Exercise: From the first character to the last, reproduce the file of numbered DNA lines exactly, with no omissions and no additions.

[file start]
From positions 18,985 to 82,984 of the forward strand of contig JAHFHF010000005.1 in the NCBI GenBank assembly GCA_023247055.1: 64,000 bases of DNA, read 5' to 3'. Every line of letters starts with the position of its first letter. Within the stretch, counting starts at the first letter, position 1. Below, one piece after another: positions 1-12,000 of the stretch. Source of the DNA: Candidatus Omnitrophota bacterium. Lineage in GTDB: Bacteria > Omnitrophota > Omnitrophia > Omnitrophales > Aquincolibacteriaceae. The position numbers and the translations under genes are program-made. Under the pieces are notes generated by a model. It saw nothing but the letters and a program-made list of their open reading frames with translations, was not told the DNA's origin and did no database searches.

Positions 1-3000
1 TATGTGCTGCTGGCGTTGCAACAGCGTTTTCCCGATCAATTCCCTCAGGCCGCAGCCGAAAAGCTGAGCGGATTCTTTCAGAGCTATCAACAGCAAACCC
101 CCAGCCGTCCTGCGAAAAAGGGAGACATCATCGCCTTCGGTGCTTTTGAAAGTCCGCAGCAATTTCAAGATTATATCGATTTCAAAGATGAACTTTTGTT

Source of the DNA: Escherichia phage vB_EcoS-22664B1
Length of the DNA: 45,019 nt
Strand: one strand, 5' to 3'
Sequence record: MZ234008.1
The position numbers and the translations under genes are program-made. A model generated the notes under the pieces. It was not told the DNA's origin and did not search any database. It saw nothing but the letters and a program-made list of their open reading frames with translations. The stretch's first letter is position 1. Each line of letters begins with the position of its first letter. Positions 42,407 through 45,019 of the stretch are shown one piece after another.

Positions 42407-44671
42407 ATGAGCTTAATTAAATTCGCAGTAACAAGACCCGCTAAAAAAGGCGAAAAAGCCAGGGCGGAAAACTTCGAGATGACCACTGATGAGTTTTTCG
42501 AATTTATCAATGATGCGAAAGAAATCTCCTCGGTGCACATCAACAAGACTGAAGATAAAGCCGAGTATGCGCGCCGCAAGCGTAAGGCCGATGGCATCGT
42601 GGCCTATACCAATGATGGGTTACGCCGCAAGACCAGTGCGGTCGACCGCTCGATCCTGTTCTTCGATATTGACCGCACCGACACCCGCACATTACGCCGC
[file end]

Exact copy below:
From positions 18,985 to 82,984 of the forward strand of contig JAHFHF010000005.1 in the NCBI GenBank assembly GCA_023247055.1: 64,000 bases of DNA, read 5' to 3'. Every line of letters starts with the position of its first letter. Within the stretch, counting starts at the first letter, position 1. Below, one piece after another: positions 1-12,000 of the stretch. Source of the DNA: Candidatus Omnitrophota bacterium. Lineage in GTDB: Bacteria > Omnitrophota > Omnitrophia > Omnitrophales > Aquincolibacteriaceae. The position numbers and the translations under genes are program-made. Under the pieces are notes generated by a model. It saw nothing but the letters and a program-made list of their open reading frames with translations, was not told the DNA's origin and did no database searches.

Positions 1-3000
1 TATGTGCTGCTGGCGTTGCAACAGCGTTTTCCCGATCAATTCCCTCAGGCCGCAGCCGAAAAGCTGAGCGGATTCTTTCAGAGCTATCAACAGCAAACCC
101 CCAGCCGTCCTGCGAAAAAGGGAGACATCATCGCCTTCGGTGCTTTTGAAAGTCCGCAGCAATTTCAAGATTATATCGATTTCAAAGATGAACTTTTGTT

Source of the DNA: Escherichia phage vB_EcoS-22664B1
Length of the DNA: 45,019 nt
Strand: one strand, 5' to 3'
Sequence record: MZ234008.1
The position numbers and the translations under genes are program-made. A model generated the notes under the pieces. It was not told the DNA's origin and did not search any database. It saw nothing but the letters and a program-made list of their open reading frames with translations. The stretch's first letter is position 1. Each line of letters begins with the position of its first letter. Positions 42,407 through 45,019 of the stretch are shown one piece after another.

Positions 42407-44671
42407 ATGAGCTTAATTAAATTCGCAGTAACAAGACCCGCTAAAAAAGGCGAAAAAGCCAGGGCGGAAAACTTCGAGATGACCACTGATGAGTTTTTCG
42501 AATTTATCAATGATGCGAAAGAAATCTCCTCGGTGCACATCAACAAGACTGAAGATAAAGCCGAGTATGCGCGCCGCAAGCGTAAGGCCGATGGCATCGT
42601 GGCCTATACCAATGATGGGTTACGCCGCAAGACCAGTGCGGTCGACCGCTCGATCCTGTTCTTCGATATTGACCGCACCGACACCCGCACATTACGCCGC